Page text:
One of the earliest and most influential ideas in economics is that of the division of labor and specialization (Smith, 1776). With uninhibited trade of goods and services across regions and countries, there are gains from the division of labor, which subsequently leads to regional and international specialization of economic activities. The benefits of specialization have been well articulated in the literature of international economics and regional studies. The challenge is to elucidate the forces for such specialization. Earlier studies focused on the differences in resource endowment across regions or countries to account for patterns of regional or international specialization (Ohlin, 1935). In the 1980s and 1990s, research emphasis was shifted toward the possibility of increasing returns to scale and its implications. A region or country with significant demand for certain goods or services in its own locality or neighboring ones could overcome the fixed costs for producing those goods or services, and subsequently enjoy concentrated production with the increasing return to scale (Davis and Weinstein, 1999 and Davis and Weinstein, 2003). Meanwhile, the theory of external economies, the history of which dates back to at least Marshall (1920), was revived with the success stories of U.S. clusters such as Silicon Valley in information technology and Hollywood in entertainment businesses (Krugman, 1991). Recent studies have uncovered more complicated patterns of specialization. Using cross-country data, Imbs and Wacziarg (2003) find that as per capita income increases, countries first have sectoral diversification and then shift to concentrated production. Specifically, sectoral diversification may arise when the diverse demand associated with increasing per capita income cannot be met by imports from other regions or countries due to trading costs. Meanwhile, without effective risk-sharing arrangements, regions would be prone to industry-specific shocks if they were to specialize in only a few industries (Kalemli-Ozcan, Sorensen, & Yosha, 2003). All of the above market forces for regional and international specialization, however, could work only if the relevant regional and national governments refrain from market intervention in the uninhibited trade of goods and services, the freedom to locate production activities, and the establishment of inter-regional or international risk sharing arrangements. Indeed, as long as the gains from the division of labor and specialization are difficult to re-distribute across regions and countries, the primary concern of both regional and national governments is the financial performance of firms and industries under their jurisdictions. The regional and national governments may thus have incentives to protect their firms and industries by erecting barriers for inter-regional and international trade. Protests by people from all over the world at virtually every World Trade Organization/International Monetary Fund meeting are a vivid reminder of the pressures and incentive for local protectionism. The focus of this paper is to empirically examine the impacts of local protectionism on regional specialization using a panel data of 29 China's regions over the period of 1985 to 1997. The case of China offers an ideal setting in which the impacts of local protectionism against regional specialization versus those of the market forces for regional specialization can be jointly assessed. Until 1979, the Chinese economy was a centrally planned economy, with virtually every aspect of the economy carried out according to plans and material incentives completely suppressed. Regional governments collected all the surpluses from firms under their jurisdictions and handed them over to the central government. The central government then allocated budgets to the regional governments, but there was no obvious correlation between the surpluses handed over and the budgets allocated back. Under this system, there was no incentive for firms and industries to perform and nor was there any incentive for the regional governments to protect local firms or industries. However, the situation has changed significantly, generally due to the economic reform initiated in 1979 and specifically as a result of the fiscal decentralization policy introduced by the reform. Using aggregated data, Young (2000) finds increasing similarity in the structure of economic activities among China's regions, implying a rise of local protectionism. On the other hand, using input–output tables in 1987 and 1992, Naughton (2003) finds evidence consistent with increasing regional specialization. Using China's industry data from 1985 to 1997, Bai, Du, Tao and Tong (2004) show the degree of industrial agglomeration first decreased and then increased during the sample period, and find evidence suggesting that both the market forces for specialization and forces of local protectionism against specialization were at play.1 Direct and comparable measures for the extent of local protectionism across regions are difficult to establish. In this paper, we use some indirect measures related to the constraints or freedom with which the local governments can implement protectionist policies. Our key measure is developed based on some salient features of China's political system that places constraints on regional leaders from practicing local protectionism. All of China's regional leaders (administrative and party) are appointed by the central government in consultation with the opinions of the local people. Some of the regional leaders may have concurrent appointments in the central government (say, membership in the central politburo without specific portfolios), while others do not. Given that regional specialization is good for the national economy but not necessarily for the local economy, regional leaders with concurrent appointments in the central government (“higher bureaucratic integration”, see Huang, 1996) should care more about regional specialization and practice less local protectionism than those who do not have the concurrent appointments. In addition to the measure of bureaucratic integration, we also have the ratio of local government expenditure to its GDP, which measures the ability of local governments to practice local protectionism and their propensity for obtaining revenue from local firms and industries, the share of GDP contributed by the primary industries, which measures resource endowment that could be kept by the regional governments for local use instead of being sold to other regions for further high value-added processing (Bhagwati, 1988), and variables about the extent of market competition, measuring the difficulty for the implementation of protectionist policies. Overall we find empirical evidence supporting some of these variables of local protectionism. While the main focus of the paper is about the impacts of local protectionism, we also control for the significant variations across China's regions in the size of the economy and the stage of development. We find support for the stage of diversification theory (Imbs & Wacziarg, 2003) and the impact of the size of regional economy on the extent of specialization, with our main results on local protectionism remaining robust to those controls. The plan of the paper is as follows. Data and measurement are covered in Section 2, with discussions of the theories and hypotheses behind the key variables. Empirical results are reported in Section 3, and Section 4 concludes.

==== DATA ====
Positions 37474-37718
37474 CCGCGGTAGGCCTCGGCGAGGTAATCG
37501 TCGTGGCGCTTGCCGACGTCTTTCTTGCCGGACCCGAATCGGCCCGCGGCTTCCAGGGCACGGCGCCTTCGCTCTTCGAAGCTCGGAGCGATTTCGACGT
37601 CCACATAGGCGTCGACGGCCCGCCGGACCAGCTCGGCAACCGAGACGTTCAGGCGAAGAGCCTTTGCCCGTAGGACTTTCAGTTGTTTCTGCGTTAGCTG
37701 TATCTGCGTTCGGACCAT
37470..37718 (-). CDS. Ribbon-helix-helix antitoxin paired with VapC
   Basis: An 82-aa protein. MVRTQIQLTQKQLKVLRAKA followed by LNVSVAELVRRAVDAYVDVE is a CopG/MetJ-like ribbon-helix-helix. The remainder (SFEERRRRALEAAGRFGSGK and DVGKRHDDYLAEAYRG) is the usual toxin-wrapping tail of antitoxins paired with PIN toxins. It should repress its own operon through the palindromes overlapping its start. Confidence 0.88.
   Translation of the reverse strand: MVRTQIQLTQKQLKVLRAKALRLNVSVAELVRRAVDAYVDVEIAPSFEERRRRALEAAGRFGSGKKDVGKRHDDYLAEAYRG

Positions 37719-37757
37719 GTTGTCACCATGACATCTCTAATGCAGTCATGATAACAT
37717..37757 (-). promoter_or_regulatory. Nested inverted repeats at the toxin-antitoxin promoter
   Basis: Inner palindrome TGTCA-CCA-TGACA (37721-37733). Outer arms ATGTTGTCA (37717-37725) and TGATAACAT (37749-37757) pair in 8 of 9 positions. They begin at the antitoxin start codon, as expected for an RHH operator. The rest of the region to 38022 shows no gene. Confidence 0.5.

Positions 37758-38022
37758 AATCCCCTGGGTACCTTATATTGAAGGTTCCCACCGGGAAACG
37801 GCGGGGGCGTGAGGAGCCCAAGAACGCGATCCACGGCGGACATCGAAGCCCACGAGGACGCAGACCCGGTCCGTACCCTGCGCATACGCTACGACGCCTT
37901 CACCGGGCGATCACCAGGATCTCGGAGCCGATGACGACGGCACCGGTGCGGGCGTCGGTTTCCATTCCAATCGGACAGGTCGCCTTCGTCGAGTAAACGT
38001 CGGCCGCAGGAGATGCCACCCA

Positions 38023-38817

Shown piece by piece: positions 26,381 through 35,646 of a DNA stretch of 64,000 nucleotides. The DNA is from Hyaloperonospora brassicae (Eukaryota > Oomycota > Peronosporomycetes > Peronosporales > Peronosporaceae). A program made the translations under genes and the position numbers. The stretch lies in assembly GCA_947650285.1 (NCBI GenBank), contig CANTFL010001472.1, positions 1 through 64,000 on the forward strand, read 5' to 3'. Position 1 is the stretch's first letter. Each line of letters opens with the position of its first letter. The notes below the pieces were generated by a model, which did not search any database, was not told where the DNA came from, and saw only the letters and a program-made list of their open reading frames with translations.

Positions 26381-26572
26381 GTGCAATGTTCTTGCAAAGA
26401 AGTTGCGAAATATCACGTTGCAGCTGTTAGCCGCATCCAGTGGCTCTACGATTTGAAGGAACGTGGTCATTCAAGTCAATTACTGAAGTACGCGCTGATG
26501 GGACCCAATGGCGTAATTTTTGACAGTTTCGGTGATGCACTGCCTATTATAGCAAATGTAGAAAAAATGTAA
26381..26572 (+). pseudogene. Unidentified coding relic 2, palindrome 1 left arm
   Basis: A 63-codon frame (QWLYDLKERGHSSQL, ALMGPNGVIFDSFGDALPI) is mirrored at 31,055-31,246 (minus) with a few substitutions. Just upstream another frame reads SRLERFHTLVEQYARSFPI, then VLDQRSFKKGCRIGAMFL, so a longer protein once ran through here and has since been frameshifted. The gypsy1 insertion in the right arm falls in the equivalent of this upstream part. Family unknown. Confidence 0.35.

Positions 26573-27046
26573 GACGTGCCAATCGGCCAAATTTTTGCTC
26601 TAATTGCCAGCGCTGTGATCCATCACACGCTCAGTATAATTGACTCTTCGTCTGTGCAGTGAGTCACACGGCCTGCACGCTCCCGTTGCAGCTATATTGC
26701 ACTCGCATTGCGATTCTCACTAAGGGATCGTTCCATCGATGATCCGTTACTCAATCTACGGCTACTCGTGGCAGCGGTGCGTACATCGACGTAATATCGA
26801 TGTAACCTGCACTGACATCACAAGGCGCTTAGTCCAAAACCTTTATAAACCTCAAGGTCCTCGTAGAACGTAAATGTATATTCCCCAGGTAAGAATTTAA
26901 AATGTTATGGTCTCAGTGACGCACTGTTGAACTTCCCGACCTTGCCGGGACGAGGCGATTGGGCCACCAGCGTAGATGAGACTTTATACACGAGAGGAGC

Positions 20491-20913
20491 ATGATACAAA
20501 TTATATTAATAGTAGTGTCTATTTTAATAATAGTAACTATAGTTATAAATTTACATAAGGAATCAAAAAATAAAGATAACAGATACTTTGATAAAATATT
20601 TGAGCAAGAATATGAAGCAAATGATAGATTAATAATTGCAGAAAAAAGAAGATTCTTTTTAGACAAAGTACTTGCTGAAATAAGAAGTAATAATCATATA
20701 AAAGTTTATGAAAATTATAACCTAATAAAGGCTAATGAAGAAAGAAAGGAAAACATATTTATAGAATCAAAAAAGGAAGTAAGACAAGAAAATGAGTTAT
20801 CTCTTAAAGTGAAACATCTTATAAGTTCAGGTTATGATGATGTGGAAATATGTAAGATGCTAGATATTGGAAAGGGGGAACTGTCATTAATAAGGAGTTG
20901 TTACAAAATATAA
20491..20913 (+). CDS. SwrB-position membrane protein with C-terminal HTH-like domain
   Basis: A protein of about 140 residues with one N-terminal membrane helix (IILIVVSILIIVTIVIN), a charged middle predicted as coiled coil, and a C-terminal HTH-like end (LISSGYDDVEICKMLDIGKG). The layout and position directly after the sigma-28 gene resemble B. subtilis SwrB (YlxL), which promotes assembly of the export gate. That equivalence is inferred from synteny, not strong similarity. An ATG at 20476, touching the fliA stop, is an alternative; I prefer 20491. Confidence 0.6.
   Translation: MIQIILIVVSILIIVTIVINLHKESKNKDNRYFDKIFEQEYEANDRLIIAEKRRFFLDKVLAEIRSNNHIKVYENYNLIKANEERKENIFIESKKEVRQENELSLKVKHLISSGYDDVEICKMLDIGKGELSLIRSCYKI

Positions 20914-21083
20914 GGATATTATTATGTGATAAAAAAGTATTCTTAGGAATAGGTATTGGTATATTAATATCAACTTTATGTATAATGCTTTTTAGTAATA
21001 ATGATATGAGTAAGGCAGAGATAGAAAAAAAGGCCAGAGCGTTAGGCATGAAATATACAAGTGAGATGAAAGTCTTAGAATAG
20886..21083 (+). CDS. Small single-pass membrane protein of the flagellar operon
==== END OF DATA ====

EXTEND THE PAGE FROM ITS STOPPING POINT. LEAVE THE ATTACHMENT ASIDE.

نتیجه گیری انگلیسی
The issue of local protectionism in China has attracted much attention in recent years. Fiscal decentralization, one of the centerpiece reform policies introduced since 1979, has unleashed strong incentives on the part of the local governments to pursue economic development. However, without proper mechanisms to redistribute the gains from specialization and trade across regions, the same incentives for economic development may lead to protectionist policies favoring the local firms and industries. Using aggregated data, Young (2000) shows that China's regions have become increasingly similar in the structure of economic activities, suggesting a rise of local protectionism accompanying what he calls China's piecemeal economic reform. Subsequent studies, however, have found increasing regional specialization in more recent years (Naughton, 2003 and Bai et al., 2004). Given that the interests of the local governments may clash with the process of regional specialization, it is important to understand the determinants of local protectionism. This paper focuses on the constraints or freedom with which the local governments can implement their protectionist policies. Using a panel data of 29 China's regions over the time period of 1985–1997, we find that China's political system of bureaucratic integration (specifically, concurrent appointment of the local government officials in the central government) imposes political constraints on the local governments from practicing local protectionism. We also find that the effectiveness of local protectionist policies is limited by market competition, specifically, competition from foreign-invested firms operating in China and foreign imports. Finally, our results on the constraints or freedom with which the local protectionism can be practiced are robust to controls for the regional variations in both the stage of economic development and the size of economy.